Questions to Ask Your Skilled Nursing Facility Before Discharging Home

Did you know that May is home to National Skilled Care Week? Skilled nursing communities are a crucial part of the senior care continuum, offering a safe place for older adults to get therapy and support after a hospital stay so they are ready to return home feeling strong and confident. But part of returning home safely includes communicating with the skilled nursing facility team so that the right support and resources are waiting.

Let’s talk more about how to best communicate with a skilled nursing facility (SNF) team, including questions to ask so that you or your loved one can return home as safely as possible.

When To Talk To Your SNF Team

It’s never too early to begin talking to your SNF team about potential discharge. You’ll likely meet with the community’s social worker when you first are admitted and should speak about your discharge plans at that time. This way, everyone knows that your goal is to return home. As you progress with your therapy goals and any pain management goals, you and the team will begin to plan your discharge in earnest.

This Is What My Home Is Like.

This isn’t a question, but a statement that you need to be sure you talk about while in your skilled care community. Talk to your therapy team, nursing team, and social worker about your home. Let them know how many stairs you will need to navigate to get into your home, where your bedroom and bathroom are in relation to one another, and even how large your kitchen is. This information will help your therapy team customize your goals to ensure you are able to ambulate safely and confidently around your home.

What Type of Medical Equipment Will I Need?

When you return home, you might need to do so with new mobility aids, like a walker or cane, or durable medical equipment, like a bedside commode. As you approach discharge, work with your SNF team to understand what equipment you will need, where to order it, and when to have it delivered.

Can You Set Up Meals on Wheels for Me?

Once you return home, you won’t be able to enjoy chef-prepared meals in a dining room setting. This can feel overwhelming for many older adults, which can lead to not eating well when returning home, if at all. Take care of this in advance by having the SNF team set up a Meals on Wheels program for you, or give your loved one a contact number to set it up on your behalf.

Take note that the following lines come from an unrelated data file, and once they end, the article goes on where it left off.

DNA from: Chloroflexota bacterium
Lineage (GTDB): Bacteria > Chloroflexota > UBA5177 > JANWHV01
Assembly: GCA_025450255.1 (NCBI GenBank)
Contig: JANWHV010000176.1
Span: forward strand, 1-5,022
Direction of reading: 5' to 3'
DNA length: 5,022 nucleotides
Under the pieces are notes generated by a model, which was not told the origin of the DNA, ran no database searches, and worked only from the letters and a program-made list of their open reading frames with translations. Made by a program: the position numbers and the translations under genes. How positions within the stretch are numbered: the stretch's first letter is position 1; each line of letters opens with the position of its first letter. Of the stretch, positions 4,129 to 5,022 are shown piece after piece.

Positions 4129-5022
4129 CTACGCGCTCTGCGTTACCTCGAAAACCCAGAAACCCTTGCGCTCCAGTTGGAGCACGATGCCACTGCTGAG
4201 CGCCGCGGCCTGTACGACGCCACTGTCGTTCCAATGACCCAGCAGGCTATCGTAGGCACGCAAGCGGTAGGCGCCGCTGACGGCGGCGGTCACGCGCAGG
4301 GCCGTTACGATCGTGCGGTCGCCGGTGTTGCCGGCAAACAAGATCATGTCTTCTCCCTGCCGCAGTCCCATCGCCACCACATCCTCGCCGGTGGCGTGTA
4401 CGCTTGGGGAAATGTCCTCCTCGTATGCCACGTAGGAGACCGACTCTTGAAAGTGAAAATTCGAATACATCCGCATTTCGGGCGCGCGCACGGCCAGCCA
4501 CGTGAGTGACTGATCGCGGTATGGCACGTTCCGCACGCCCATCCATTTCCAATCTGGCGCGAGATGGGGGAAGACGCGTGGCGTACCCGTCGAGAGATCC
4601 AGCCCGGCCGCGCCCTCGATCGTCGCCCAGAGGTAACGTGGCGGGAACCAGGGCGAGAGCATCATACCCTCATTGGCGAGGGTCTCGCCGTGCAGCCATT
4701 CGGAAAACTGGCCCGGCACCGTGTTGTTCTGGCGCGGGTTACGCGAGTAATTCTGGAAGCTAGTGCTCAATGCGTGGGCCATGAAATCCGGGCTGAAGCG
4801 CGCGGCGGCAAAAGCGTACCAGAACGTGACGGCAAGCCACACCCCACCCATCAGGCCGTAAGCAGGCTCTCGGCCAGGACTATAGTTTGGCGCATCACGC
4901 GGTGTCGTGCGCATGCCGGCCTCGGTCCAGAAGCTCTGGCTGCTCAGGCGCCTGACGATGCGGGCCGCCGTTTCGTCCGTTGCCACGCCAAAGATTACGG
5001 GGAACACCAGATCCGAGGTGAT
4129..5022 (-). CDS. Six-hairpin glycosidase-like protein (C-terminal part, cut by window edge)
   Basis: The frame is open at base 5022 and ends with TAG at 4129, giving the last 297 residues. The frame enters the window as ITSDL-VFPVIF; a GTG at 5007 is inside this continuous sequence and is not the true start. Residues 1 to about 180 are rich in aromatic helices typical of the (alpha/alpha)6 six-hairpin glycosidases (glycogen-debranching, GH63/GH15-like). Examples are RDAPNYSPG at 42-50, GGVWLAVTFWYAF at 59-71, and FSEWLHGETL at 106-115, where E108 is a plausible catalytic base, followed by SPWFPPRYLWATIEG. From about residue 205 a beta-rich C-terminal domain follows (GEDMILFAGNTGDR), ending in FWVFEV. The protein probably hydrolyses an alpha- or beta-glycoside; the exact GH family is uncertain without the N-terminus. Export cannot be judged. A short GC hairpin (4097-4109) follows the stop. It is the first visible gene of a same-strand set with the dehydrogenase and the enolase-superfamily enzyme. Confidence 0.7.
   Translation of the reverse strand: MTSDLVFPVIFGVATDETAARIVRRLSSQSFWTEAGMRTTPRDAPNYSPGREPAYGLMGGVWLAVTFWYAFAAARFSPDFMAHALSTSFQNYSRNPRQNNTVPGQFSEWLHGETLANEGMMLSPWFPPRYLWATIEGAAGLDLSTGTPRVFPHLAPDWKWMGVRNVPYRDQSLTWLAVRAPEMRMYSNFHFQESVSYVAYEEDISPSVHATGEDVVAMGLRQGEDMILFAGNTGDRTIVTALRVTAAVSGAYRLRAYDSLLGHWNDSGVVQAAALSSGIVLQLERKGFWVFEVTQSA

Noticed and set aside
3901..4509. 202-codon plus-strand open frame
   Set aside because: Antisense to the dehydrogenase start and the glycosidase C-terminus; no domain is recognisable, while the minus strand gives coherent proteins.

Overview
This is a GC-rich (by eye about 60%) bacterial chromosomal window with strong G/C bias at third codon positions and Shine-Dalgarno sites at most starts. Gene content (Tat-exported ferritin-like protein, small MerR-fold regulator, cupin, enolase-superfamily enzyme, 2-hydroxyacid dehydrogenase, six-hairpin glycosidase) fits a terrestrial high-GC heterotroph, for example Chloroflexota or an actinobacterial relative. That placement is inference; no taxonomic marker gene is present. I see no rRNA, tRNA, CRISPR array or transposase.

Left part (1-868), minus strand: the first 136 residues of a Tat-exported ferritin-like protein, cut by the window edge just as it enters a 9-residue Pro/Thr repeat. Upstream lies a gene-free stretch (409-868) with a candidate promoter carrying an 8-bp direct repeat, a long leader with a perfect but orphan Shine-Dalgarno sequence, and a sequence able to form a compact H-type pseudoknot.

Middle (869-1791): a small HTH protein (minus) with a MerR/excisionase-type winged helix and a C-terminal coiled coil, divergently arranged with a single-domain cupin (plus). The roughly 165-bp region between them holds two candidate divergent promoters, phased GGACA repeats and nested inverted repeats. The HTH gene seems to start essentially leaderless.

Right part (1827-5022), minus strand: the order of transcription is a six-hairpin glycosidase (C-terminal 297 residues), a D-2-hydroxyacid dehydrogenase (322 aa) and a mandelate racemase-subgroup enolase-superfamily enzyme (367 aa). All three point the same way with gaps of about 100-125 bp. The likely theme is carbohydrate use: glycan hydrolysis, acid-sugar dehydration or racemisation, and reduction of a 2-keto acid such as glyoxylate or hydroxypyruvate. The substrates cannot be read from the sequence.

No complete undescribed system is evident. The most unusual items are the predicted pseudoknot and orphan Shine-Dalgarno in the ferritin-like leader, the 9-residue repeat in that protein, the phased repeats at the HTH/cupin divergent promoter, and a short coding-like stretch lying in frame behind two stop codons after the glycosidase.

What Exercises Should I Do At Home?

While you’ll be returning home after weeks of intensive therapy, you still will want to work on restorative and range of motion exercises at home so that you feel your best. Get a list of suggested exercises from your therapist and even practice them together a few times before you return home. 

What Type of Home Care Services Do I Need?

Another crucial part of the senior care continuum is home care services. These services are brought into the home after discharge from a skilled nursing facility and offer even more support to the recovering older adult. Home care services are typically designated as medical and nonmedical, and both types should ideally be on any successful discharge plan.

CaringGivers offers nonmedical services including caregiver visits for companionship, personal care tasks, housekeeping, meal preparation, transportation, and more. These services can be offered daily, weekly, or at any other schedule that supports the person’s needs.

What Appointments Do I Have Coming Up?

In many cases, returning home means a full calendar of follow-up visits and outpatient therapy sessions. Before you are discharged, ensure you know your appointments and have transportation scheduled so that you have one less thing to think about as you make the transition home.

What Is My Safety Plan?

Returning home from a skilled nursing facility can temporarily increase the risk of falling, illness, and infection. Without around-the-clock caregiver support and intensive therapy, older adults can sometimes do too much, too fast, and end up back in the hospital. Be sure you understand any safety precautions your team suggests, including home care, adjustments to your home, like adding grab bars, and other recommendations.

Ready to return home? Contact us so we can get to know you before your discharge and develop a customized plan of care just for your needs and challenges.

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